Two smaller pieces of the plan were instituted during the 1980s. A series of interpretive panels showcasing the houses along Prairie Avenue had been under development since the fences were erected along the street in 1978. During the summer of 1982, the first nine panels were installed in the fence alcoves and in front of surviving houses and the site of lost houses on the east side of Prairie. Each panel featured a rendering of the house, information on the family that built it, and their contributions to the business and cultural growth of the city. Five more panels were added later.
In May 1987, the bronze sculpture commemorating the Battle of Fort Dearborn (at the time still referred to as the “Fort Dearborn Massacre”) was returned to the neighborhood and placed in the park to the south of Glessner House. The sculpture, erected by George Pullman in 1893 on his property at 1729 S. Prairie Avenue, had been removed in the early 1930s after it was vandalized. It was owned and displayed by the Chicago Historical Society for many years, before being deeded to the city in 1986, making its return to the area possible.
In 1989, after plans to host the World’s Fair were abandoned, there was renewed interest in moving forward with plans for the park. Landscape architect Michele McBride was engaged to prepare an updated master plan with a total price tag of $600,000. Major components included period gardens around Clarke house, such as the family might have tended during its period of occupancy, and a meadow area with grasses and wildflowers that would convey the character of a native prairie.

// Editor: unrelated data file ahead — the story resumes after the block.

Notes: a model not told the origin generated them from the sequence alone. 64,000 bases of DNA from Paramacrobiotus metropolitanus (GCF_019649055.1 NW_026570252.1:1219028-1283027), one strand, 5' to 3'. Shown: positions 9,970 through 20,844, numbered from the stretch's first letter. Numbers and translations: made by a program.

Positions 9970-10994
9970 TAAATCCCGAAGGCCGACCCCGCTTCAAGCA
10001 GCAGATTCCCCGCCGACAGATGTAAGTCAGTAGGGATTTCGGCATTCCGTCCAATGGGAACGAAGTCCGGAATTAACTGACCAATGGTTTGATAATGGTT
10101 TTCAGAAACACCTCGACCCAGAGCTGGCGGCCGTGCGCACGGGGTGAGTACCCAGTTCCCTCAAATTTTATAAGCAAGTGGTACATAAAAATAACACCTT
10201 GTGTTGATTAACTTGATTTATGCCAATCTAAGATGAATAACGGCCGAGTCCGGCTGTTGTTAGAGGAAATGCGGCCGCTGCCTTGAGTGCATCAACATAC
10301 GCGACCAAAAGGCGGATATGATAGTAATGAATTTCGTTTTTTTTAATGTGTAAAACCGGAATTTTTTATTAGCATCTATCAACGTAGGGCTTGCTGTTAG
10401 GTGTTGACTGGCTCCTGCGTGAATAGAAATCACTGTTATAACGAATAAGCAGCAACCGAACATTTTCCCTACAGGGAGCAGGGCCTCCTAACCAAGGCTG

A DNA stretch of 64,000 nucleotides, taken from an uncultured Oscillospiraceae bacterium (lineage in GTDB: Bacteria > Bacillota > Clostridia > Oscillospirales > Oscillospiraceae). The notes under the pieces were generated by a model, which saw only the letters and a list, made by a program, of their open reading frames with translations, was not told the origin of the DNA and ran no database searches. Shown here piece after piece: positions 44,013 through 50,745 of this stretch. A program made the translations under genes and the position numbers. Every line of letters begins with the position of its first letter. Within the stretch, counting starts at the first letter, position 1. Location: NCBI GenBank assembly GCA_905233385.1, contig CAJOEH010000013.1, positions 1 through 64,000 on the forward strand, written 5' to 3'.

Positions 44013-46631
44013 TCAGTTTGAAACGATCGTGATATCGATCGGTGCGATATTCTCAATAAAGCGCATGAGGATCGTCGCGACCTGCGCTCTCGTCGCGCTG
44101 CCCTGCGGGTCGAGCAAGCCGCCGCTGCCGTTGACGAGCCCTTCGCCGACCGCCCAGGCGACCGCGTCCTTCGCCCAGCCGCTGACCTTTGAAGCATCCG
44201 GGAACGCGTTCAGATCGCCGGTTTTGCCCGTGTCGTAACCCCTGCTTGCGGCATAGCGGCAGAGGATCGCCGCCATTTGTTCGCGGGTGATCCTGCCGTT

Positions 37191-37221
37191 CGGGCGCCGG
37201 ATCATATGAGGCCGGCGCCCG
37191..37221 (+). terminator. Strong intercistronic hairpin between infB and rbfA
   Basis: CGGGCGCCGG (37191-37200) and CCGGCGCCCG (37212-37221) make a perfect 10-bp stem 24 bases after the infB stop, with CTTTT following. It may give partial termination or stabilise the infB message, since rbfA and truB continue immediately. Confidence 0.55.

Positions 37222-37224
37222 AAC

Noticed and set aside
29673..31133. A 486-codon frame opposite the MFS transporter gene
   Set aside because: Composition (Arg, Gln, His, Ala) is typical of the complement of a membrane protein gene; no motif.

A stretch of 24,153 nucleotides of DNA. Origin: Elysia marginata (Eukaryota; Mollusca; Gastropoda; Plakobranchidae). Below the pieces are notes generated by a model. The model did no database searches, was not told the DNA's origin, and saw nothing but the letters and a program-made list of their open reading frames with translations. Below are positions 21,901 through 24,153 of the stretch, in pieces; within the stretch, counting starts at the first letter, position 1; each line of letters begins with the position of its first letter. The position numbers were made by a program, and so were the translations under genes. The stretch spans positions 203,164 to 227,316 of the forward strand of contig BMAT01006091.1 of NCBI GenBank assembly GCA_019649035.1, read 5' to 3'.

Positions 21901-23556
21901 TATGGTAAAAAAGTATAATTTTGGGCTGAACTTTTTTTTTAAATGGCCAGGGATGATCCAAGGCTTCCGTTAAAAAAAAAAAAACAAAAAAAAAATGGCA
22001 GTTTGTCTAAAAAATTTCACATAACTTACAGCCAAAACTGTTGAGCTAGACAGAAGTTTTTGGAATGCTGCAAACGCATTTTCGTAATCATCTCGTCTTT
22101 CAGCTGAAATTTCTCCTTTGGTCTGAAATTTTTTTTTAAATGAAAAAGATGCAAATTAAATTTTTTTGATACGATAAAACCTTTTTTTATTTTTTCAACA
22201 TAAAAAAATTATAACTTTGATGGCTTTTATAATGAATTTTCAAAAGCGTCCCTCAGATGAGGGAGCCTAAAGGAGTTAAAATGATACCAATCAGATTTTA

The Prairie Avenue side of the park was envisioned as more of a true park with large open lawns dotted with trees. The outlines of the original houses would be defined in stone and would relate directly to the interpretive signage set into the fence alcoves along the street. A meandering path would move in and out of the “houses.”
Federal Building Fragments
As was the case with earlier plans, it was never acted upon and the park remained undeveloped. Gerald R. Wolfe, in his book, Chicago In and Around the Loop, noted the park with its few architectural fragments “creating the impression of an old cemetery, which in effect it is, with the scattered chunks of stone as memorials to the once proud houses.”
The granite fragments were pieces of two 45-foot-tall Corinthian columns that had originally supported the dome of the Federal Building designed by Henry Ives Cobb. They were salvaged when the building was demolished in 1965, but by the early 1980s they had been thrown into Lake Michigan to reinforce a breakwater. Being rescued once again, they were moved to the park on Prairie Avenue where they remained until being reassembled in 1996 to form the gateway into the Richard and Annette Bloch Cancer Survivors Garden in the northeast corner of what is now Maggie Daley Park. With the removal of these columns from Prairie Avenue, the idea of an architectural fragment park was permanently put to rest.
In our next installment, we will examine a period of great activity for the park in the late 1990s that coincided with the redevelopment of the surrounding neighborhood as a highly desirable residential community for the first time in almost 100 years.